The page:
The Spider You Will Welcome into Your Home
By Elaine Homstad, Fairfax Master Gardener
When I was growing up, my mother always had houseplants around. They were just part of my life, as I helped water and care for them as part of my chores. So, when I moved out on my own, it was only natural that I would also have some. To me, that was one of the things that made a house a home, as the saying goes.
As I searched the local variety store for a nice plant, I was intrigued by two plants that visibly reproduced themselves. One was the aptly named piggy-back plant, which produced small plantlets from the base of its heart-shaped leaves. The other was the spider plant, with its long, arching leaves and adorable little “babies” emerging along its long, curving stems. I bought them both, but the winner was definitely the spider plant, evidenced by my continuing friendship with it.
The adaptability of this plant makes it an ideal candidate even for those without even a tint of green in their thumbs!
Spider plants (Chlorophytum comosun) have fairly undemanding requirements. Because of their long leaves and even longer stems, they are well-suited to hanging baskets, or placement in an elevated position, so the baby plantlets can trail below. They, like most plants, prefer well-drained soil and regular watering. However, they do not enjoy wet feet, and benefit from being allowed to dry out a bit between waterings. They also prefer to be fed with 1/2 strength 4-4-4 liquid fertilizer, every third or fourth watering.
Hardy plants that are not overly fussy or susceptible to diseases, the one thing you may observe with spider plants are brown tips on the ends of their long leaves. These can be caused by too little or too much water, excessive fertilization, too much light, overly dry or heated air or chemicals found in tap water. If you can water your plants with distilled water or rainwater, that is ideal. However, since that is not usually an option for most people, I have found that allowing tap water to sit for several days in an open container before using it does just as well. Sometimes yellowing or browning leaves will occur at the outer crown. This is natural as the plant ages and produces new growth from the center, so just remove and discard them. You can also clip or pinch off any brown tips to improve the plant’s overall appearance.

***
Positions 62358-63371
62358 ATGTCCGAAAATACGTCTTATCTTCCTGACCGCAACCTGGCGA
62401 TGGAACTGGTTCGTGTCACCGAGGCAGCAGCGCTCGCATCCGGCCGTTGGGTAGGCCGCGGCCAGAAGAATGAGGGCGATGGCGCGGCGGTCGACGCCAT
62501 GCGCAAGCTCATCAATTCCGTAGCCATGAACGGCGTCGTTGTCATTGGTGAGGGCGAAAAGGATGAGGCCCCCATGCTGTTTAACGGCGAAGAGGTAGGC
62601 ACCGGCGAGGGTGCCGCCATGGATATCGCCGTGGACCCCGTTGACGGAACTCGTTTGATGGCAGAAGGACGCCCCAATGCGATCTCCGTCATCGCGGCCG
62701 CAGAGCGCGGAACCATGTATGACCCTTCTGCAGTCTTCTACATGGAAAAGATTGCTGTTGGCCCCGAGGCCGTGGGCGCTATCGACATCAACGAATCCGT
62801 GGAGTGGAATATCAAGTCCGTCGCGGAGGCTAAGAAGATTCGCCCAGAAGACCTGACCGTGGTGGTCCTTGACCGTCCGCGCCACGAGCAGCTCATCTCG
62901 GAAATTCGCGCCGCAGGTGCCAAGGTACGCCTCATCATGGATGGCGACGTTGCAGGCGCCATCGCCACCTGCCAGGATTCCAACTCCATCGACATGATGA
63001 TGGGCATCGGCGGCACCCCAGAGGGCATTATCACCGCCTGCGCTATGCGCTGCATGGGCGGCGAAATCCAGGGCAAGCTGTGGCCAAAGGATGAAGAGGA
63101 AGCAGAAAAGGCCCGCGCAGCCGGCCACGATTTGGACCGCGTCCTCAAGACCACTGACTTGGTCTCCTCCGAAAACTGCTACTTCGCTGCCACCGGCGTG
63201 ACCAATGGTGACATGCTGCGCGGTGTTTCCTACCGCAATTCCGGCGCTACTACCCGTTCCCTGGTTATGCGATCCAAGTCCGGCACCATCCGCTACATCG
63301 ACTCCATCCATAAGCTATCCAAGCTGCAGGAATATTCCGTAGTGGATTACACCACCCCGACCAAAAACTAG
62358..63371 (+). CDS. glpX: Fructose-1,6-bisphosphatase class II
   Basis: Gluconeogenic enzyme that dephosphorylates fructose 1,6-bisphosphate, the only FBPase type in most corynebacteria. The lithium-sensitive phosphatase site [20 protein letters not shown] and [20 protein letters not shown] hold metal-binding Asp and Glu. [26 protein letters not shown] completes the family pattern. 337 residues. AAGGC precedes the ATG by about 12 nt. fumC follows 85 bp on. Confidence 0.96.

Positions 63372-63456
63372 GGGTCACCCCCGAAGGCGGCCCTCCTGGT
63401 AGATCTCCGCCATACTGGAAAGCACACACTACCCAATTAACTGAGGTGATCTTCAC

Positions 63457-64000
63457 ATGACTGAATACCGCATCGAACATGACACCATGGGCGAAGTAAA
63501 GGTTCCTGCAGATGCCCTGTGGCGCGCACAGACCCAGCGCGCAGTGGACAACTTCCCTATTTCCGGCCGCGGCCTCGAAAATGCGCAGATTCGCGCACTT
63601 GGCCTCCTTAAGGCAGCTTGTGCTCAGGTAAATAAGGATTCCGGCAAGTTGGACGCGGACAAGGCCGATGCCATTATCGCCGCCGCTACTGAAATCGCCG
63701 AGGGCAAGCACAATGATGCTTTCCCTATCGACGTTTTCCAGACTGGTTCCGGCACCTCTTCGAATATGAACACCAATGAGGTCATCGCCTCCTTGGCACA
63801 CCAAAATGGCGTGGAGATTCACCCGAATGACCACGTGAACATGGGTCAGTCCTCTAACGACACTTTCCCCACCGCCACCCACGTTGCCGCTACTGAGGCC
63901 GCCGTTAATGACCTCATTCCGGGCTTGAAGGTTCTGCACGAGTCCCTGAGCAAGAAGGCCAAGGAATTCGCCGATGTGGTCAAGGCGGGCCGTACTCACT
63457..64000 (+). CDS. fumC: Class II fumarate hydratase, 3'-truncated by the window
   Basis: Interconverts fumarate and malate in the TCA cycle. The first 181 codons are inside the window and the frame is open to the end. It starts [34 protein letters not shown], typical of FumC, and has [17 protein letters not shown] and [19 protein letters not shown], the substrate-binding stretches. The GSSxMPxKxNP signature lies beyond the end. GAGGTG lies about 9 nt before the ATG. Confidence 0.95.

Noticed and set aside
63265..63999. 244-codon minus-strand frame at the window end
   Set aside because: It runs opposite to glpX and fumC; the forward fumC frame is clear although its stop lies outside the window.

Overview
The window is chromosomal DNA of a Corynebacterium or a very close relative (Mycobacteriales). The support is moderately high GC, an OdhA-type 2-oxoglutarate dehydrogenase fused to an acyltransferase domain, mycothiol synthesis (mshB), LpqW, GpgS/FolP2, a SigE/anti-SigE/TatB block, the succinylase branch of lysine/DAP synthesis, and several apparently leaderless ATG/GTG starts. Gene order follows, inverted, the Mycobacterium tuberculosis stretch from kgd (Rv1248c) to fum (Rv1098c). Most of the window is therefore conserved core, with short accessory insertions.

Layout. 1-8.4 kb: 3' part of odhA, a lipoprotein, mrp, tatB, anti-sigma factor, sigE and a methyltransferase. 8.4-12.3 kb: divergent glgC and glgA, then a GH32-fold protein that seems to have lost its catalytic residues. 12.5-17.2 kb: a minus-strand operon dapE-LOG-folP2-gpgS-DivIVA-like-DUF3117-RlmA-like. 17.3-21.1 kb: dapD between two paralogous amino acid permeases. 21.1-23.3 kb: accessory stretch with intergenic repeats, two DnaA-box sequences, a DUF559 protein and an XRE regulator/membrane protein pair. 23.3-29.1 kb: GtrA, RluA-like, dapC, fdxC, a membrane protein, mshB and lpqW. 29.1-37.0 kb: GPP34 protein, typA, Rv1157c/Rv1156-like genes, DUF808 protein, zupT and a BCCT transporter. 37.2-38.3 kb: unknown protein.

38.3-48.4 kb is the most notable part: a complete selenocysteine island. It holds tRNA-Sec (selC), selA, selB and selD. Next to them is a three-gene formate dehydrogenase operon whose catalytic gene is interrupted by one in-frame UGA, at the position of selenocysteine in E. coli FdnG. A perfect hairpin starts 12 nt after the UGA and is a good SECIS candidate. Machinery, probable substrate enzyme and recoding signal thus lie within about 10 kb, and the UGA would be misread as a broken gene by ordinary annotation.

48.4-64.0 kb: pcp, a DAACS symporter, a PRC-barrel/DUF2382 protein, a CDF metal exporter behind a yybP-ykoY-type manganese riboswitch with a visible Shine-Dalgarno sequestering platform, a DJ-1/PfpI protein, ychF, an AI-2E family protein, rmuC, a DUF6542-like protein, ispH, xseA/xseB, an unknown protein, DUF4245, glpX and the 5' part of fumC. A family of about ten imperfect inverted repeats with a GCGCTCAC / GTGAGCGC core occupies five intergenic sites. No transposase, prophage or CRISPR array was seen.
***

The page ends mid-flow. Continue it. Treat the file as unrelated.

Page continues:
As for insect pests, it is unlikely that your spider plants with be afflicted with any, but if they are, the most likely culprits will be the same ones that affect your other plants — aphids, spider mites, mealybugs, whiteflies and fungal gnats. Rinsing with water, cleaning the leaves with mild rubbing alcohol or spraying with an insecticidal soap are easy, non-toxic ways to treat these problems, should they occur.
Of course, one of the most popular benefits of owning a spider plant is its ability to reproduce itself. Once a plant has reached maturity, at about 2 years old, it will begin to send out smooth stems (called runners, scapes or stolons) among the leaves. A white star-shaped flower will form along the stolon, and those will eventually form a new plantlet. They can be left attached to the parent plant, for a beautiful display, or turned into new plants.
Propagating spider plants can be done in several ways. Should the plant become pot-bound, it can be divided as you would do with any houseplant. If the crown and roots of the plant are showing above the soil level, and water is just draining through, it is time to repot. The other way is to root the offspring to become new plants. Just clip off one or more of the “spiderettes,” and either plant them directly into potting soil, or place them into a container of water, only immersing the lower portion under the water. Change the water periodically and once a root system has formed, transplant it into soil.Like many houseplants, spider plants are tropicals. They are native to southern Africa and are naturalized outdoor perennials in some tropical climes. Although our region will not support them as year-round outdoor plants, you can transplant the spider babies to outdoor soil, treating them as annuals. Your potted spider plants will certainly appreciate summering outdoors, but be sure to inspect them thoroughly and give them a preventative cleaning and spraying with insecticidal soap prior to bringing them back into the house.
According to the ASPCA, spider plants are not toxic to dogs and cats, but I know from personal experience that some cats like to play with (and chew on) those pointed tips, and if they ingest enough of them, may vomit them back up.
Spider plants are available in a solid green variety, and in a green-and-white-striped variegated version.
Invite one of these spiders into your home, and you will truly want it to stay!
• Houseplants: Proper Care and Management of Pest Problems, Janet Knodel, Kasia Kinzer & Ron Smith,
North Dakota State University Extension Service
• Spider Plant, Toxic and Non-toxic Plants, ASPCA
• Spider Plant: Plant of the Week, Gerald Klingaman, University of Arkansas Cooperative Extension